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What is the origin of the phrase I'll take a raincheck?

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up vote 25 down vote accepted

The literal sense of rain check, which is an Americanism, is first found in the 1880s in reference to a baseball game. The practice of giving a rain check to a ticketholder was formalized in 1890 in the constitution of the National League. In other words, if it rained (something the purchaser had no influence over) and the game was postponed, the ticket holder could come back for another game.

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rain check: (idiomatic) In social interactions, a polite way to turn down an invitation, with the implication one is simply postponing it and that another time would be acceptable.

I can't go with you to the museum this Saturday, but can I take a rain check and go some other day?


The expression may have originated in the era of open-air markets where the occurrence of significant rain usually required a vendor to pack up their goods and leave. The term may also be based on the issuing of tickets to claim property such as a coat or hat check. Before 1889, US baseball fans were issued a new ticket if rain was heavy enough to cause a game to be postponed. Abner Powell added a detachable stub called a rain check that year. This quickly became a standard practice for all major league teams.

rain check (on something):

a reissuance of an invitation at a later date. (Said to someone who has invited you to something that you cannot attend now, but would like to attend at a later time. *Typically: get ~; have ~; take ~; give someone ~.)

We would love to come to your house, but we are busy next Saturday. Could we take a rain check on your kind invitation? Oh, yes. You have a rain check that's good anytime you can come by and visit.

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NOAD reports:

rain check (also raincheck)
A ticket given for later use when a sports event or other outdoor event is interrupted or postponed by rain.
• A coupon issued to a customer by a store, guaranteeing that a sale item that is out of stock may be purchased by that customer at a later date at the same reduced price.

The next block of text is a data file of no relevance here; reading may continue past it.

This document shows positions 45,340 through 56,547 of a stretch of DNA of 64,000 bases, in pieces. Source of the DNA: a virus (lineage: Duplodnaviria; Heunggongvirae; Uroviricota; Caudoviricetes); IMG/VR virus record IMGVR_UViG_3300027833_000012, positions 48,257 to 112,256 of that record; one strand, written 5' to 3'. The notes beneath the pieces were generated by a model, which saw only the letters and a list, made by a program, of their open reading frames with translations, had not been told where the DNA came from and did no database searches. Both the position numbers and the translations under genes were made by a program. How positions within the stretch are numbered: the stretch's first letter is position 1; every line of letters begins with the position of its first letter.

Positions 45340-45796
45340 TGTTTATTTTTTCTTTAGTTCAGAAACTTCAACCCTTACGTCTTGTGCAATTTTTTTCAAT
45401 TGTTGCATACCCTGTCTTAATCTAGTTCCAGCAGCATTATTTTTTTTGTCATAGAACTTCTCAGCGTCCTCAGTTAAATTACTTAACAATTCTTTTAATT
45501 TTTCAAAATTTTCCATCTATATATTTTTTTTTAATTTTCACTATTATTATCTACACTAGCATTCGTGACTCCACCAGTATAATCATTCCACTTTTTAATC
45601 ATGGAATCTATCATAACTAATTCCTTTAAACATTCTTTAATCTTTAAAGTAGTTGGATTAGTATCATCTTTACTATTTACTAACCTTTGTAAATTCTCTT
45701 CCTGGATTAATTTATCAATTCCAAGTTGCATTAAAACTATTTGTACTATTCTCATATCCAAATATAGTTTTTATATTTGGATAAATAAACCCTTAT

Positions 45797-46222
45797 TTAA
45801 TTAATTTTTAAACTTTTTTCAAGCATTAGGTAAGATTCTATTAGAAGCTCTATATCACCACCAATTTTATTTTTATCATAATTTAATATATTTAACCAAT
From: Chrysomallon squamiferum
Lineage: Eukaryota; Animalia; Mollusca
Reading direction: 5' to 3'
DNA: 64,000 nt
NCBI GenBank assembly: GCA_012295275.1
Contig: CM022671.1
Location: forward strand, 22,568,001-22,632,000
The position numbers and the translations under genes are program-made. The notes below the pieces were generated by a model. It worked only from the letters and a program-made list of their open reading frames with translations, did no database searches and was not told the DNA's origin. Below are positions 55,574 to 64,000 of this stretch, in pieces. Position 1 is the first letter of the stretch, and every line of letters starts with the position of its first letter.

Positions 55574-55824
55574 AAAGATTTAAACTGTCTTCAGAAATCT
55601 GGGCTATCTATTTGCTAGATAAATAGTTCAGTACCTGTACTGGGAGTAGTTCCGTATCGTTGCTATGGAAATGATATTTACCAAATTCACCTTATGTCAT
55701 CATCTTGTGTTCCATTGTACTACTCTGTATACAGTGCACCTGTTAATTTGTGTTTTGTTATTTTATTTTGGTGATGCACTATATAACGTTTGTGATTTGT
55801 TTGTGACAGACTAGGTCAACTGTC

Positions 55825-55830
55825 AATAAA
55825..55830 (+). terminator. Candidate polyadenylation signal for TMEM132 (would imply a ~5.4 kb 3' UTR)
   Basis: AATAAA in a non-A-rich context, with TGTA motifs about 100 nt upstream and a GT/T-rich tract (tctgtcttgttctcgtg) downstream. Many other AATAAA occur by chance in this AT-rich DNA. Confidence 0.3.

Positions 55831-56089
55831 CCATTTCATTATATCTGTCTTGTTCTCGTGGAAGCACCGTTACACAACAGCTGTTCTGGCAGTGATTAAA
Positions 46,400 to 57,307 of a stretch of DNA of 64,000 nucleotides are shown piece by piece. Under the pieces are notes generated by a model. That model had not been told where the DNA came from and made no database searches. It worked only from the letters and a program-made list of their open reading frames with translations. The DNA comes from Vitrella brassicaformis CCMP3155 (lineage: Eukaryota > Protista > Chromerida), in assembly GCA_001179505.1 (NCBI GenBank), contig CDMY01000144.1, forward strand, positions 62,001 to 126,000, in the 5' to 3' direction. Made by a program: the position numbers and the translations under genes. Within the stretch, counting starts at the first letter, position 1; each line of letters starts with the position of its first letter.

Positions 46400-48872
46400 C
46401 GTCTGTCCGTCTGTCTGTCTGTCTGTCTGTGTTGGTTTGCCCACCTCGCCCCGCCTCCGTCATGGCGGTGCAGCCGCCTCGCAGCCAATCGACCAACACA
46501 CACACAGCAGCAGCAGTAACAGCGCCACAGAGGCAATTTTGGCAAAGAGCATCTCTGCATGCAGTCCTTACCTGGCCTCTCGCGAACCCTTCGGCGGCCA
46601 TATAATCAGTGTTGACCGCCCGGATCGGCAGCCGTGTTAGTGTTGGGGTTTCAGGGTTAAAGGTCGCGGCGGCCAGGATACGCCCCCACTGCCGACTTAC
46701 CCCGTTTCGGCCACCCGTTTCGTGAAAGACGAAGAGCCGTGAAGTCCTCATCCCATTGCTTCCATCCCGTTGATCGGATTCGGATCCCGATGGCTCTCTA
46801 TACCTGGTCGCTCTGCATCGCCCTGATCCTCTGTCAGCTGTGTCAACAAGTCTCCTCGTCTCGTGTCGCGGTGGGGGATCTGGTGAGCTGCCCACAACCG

Take a rain check—said when politely refusing an offer, with the implication that one may accept it at a later date: I can’t make it tonight, but I’d like to take a rain check.

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Because literal rainchecks don't exist in the UK as the phrase has gained some use in Britain via film, tv etc here it's at least sometimes taken to mean 'no' rather than 'not now, but later'.

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But the british phrase do exist, I remember have heard the Beatles in a song singing something about a "ticket to rain". Meaning that is a ticket for something that's interchangeable in time. – Billeeb Dec 9 '10 at 18:32
That was "Ticket to ride", not "ticket to rain". – Hellion Jan 24 '11 at 5:17
Wasn't it a ticket to Ryde, on the Isle of Wight? :) – Hugo Jan 26 '12 at 7:13

I'll take a rain check (American, British & Australian informal), also, I'll get a rain check (American informal).

Something that you say when you cannot accept someone's invitation to do something but you would like to do it another time (often + on). "I'll take a rain check on that drink tonight, if that's all right." "I won't play tennis this afternoon but can I get a rain check?" (American informal)

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That's the definition of it, but doesn't explain the etymology. – IQAndreas Apr 30 '14 at 7:01

protected by tchrist Oct 1 '12 at 3:47

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